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Episcopal Church in US urges adult victims to report sexual misconduct by clergy

08 February 2019

Dioceses across the US have now set up #MeToo taskforces


Touch-paper: the film-producer Harvey Weinstein leaves New York Criminal Court after a scheduled pre-trial hearing, in December

Touch-paper: the film-producer Harvey Weinstein leaves New York Criminal Court after a scheduled pre-trial hearing, in December

THE Episcopal Church in the United States has opened a three-year window for the reporting of sexual misconduct by clergy against adults — no matter how long ago it was committed — and is urging all victims to come forward to share their stories.

The Church has suspended for three years the canon that places a time-limit on initiating proceedings in cases of clergy sexual misconduct against adults. There is already no time-limit on reporting clergy sexual misconduct against children and youth under the age of 21.

The suspension means that any case of sexual misconduct against a member of clergy can now be brought forward, regardless of how long ago the abuse happened.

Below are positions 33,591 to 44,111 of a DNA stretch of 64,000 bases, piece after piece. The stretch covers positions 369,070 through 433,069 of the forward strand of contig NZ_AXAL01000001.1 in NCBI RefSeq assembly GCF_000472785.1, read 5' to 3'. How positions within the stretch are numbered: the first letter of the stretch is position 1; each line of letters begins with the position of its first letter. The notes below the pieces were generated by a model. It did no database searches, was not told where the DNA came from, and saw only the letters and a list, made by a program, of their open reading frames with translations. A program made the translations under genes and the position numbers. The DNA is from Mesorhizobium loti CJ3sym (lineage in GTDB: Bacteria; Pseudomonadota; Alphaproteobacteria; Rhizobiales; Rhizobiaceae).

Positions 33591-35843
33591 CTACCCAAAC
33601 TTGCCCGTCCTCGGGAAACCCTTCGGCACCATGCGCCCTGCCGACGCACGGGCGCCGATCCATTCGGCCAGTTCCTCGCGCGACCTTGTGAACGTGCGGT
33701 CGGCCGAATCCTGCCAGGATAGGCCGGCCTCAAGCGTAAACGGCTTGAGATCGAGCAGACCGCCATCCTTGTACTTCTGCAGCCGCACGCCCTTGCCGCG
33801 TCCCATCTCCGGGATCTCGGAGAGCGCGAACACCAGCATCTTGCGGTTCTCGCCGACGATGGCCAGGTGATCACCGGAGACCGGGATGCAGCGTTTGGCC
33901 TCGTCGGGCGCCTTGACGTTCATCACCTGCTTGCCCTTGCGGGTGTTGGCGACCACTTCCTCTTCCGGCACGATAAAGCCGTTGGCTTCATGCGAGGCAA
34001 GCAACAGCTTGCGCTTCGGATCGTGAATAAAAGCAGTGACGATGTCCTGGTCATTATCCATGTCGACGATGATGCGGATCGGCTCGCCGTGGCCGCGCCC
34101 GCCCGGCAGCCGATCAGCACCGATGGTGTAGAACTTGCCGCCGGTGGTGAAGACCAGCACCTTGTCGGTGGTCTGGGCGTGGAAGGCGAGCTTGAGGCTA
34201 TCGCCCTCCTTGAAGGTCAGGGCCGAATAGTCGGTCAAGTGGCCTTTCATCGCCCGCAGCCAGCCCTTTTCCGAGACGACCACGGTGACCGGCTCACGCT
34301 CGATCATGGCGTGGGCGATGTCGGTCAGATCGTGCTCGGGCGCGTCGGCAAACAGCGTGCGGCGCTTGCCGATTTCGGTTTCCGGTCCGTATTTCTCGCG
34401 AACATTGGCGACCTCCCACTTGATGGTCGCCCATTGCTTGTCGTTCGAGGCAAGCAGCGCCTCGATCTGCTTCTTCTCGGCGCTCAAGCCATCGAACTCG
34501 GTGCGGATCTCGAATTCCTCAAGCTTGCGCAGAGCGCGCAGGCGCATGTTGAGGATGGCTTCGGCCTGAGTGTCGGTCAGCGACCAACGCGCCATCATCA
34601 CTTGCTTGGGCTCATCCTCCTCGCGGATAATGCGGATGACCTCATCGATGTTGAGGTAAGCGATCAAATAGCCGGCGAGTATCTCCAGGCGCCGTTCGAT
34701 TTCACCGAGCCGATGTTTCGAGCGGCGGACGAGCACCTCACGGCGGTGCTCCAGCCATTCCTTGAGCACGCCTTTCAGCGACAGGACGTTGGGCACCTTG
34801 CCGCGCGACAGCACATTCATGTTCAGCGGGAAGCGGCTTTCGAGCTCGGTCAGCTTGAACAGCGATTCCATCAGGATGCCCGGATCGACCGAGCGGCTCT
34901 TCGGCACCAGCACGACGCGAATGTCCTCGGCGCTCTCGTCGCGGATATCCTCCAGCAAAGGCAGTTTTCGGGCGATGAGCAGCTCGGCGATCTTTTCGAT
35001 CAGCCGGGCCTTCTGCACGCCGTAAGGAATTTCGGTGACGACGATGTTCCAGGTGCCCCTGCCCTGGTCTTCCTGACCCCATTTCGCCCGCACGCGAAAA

In a letter to all dioceses, the Presiding Bishop, the Most Revd Michael Curry, and the President of the House of Deputies, the Revd Gay Clark Jennings, said: “We hope that this temporary suspension of the statute of limitations will be one way for the Church to come to terms with cases of sexual misconduct in our collective past.”

A spokeswoman for the Episcopal Church said that any complaints would be handled by individual dioceses, but that she was aware that some were already being reported as a result of the suspension, which took effect in January.

The suspension was one of 24 resolutions addressing sexual harassment, abuse, sexism, inequality, and discrimination submitted by the Special Committee on Sexual Harassment and Exploitation set up by the Church, as a response to the #MeToo movement.

Dioceses across the US have now set up #MeToo taskforces.

The diocese of Massachusetts is also urging those who may have been abused by lay staff or volunteers to come forward. The diocese’s two bishops told parishes in an open letter: “In our own diocese, we recognize that clergy are not the only ones who have committed acts of abuse or harassment in the church. Some who are lay staff, volunteers or other parishioners have acted inappropriately.

“For several months, a new #MeToo Task Force of our diocese has been in conversation and has been considering how to respond in situations where a lay person has engaged in sexual misconduct within the church. While there is no canonical disciplinary process for lay persons as there is for clergy, our desire is that our churches be safe places for everyone, environments where all can thrive in faith in God and service to their neighbors.”

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